A new study suggests that the increasing academic stress on younger children is likely to be the reason behind the high prevalence of attention-deficit disorder.
Researchers from the University of Miami in the US hypothesized that increased academic standards since the 1970s have contributed to the rise in diagnosis of attention-deficit hyperactivity disorder (ADHD).
From time spent studying to enrollment rates in pre-primary programmes, everything had increased, and not surprisingly, in the past 40 years also saw ADHD diagnoses double, the study revealed. The results showed that from 1981 to 1997, time spent teaching three to five-year old children letters and numbers increased 30 percent.
Also, the percentage of young children enrolled in full-day programmes increased from 17 percent in 1970 to 58 percent in the mid-2000s. Further, six to eight-year old kids in 1997 saw time spent on homework increase to more than two hours a week, when a decade earlier their peers were studying less than an hour.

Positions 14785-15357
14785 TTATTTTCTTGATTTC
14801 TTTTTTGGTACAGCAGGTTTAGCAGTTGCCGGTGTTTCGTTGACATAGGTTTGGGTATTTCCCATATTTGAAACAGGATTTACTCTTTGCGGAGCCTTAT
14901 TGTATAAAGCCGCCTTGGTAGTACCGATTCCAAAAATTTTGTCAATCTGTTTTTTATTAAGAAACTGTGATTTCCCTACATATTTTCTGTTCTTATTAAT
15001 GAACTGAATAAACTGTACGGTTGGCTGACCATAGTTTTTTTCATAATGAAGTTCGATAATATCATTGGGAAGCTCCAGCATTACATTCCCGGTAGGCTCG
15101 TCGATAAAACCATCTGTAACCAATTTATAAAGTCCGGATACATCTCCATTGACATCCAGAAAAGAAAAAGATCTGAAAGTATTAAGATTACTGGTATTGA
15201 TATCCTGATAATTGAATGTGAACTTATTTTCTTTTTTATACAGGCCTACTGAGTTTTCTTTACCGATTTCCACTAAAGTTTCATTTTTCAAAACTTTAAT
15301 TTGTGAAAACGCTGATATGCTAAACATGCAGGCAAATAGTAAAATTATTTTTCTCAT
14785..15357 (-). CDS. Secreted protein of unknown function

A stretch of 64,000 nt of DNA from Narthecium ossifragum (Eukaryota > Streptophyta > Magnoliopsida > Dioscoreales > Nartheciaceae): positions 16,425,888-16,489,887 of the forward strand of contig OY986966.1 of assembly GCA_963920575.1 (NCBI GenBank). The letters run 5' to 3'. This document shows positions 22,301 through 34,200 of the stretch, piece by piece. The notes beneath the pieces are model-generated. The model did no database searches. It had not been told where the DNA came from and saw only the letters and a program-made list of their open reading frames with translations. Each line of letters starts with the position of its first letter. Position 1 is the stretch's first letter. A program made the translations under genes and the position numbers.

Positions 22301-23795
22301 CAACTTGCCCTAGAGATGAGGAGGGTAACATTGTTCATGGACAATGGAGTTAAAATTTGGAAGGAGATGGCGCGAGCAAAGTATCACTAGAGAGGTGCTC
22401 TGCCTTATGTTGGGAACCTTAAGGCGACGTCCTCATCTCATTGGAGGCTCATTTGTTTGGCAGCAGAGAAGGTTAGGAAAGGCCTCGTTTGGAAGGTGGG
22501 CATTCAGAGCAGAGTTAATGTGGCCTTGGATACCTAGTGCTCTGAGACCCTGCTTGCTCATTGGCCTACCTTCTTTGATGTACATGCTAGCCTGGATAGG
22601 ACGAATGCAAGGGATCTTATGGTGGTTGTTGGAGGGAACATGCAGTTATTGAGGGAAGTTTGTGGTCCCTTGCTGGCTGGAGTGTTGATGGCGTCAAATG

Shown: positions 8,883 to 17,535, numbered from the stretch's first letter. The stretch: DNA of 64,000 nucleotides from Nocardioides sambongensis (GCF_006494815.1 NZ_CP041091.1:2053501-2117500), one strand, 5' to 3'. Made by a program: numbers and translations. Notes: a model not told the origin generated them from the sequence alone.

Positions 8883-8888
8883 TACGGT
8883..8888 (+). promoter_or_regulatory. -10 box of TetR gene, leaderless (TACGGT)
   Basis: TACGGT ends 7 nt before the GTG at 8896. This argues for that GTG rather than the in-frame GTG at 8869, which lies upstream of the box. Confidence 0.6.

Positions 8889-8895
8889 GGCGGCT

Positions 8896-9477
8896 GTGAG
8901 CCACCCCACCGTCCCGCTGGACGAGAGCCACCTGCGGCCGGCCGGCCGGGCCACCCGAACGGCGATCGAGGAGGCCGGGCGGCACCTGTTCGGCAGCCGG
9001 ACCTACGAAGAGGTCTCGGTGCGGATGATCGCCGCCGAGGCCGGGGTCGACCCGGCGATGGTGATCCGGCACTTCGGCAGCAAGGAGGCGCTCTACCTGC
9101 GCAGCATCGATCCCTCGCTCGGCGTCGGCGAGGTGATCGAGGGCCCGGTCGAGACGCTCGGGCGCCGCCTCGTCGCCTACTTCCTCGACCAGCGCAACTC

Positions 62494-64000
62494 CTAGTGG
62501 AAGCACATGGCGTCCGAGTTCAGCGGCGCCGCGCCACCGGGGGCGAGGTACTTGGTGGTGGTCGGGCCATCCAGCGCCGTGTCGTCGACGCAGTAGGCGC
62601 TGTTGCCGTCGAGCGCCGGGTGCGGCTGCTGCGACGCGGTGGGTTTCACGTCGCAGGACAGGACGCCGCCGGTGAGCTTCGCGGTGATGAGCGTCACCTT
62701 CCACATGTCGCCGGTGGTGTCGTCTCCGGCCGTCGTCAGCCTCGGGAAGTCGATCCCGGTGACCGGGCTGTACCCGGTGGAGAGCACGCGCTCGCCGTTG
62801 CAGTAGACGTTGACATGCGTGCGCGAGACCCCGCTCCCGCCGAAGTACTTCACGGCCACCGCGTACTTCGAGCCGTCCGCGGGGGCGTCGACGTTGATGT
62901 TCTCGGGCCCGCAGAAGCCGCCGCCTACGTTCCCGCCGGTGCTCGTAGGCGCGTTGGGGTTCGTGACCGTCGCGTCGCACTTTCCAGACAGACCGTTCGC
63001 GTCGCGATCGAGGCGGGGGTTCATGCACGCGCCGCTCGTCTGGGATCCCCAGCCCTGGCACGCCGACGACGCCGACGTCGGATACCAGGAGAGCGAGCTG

"When we researched educational and public policy literature for studies that documented time children spent on academic activities, we were alarmed to find how substantially education had changed since the '70s," said Jeffrey P. Brosco, professor at the University of Miami.
While ADHD is a neuro-biological condition, it is influenced by age-dependent behaviours and demands of the environment, the researchers noted. As academic activities have increased, time for playing and leisure has decreased, resulting in some children being seen as outliers and ultimately being diagnosed with ADHD.
"We feel that the academic demands being put on young children are negatively affecting a portion of them," Brosco added.
"For example, beginning kindergarten a year early doubles the chance that a child will need medications for behavioural issues," he said.
The study, published in JAMA Pediatrics, should not be seen as maligning full-day programming or education for young children. Children should, however, participate in learning activities that are developmentally age appropriate, the researchers suggested.
At such a young age, he adds, what's most important is that kids experience free play, social interactions and use of imagination
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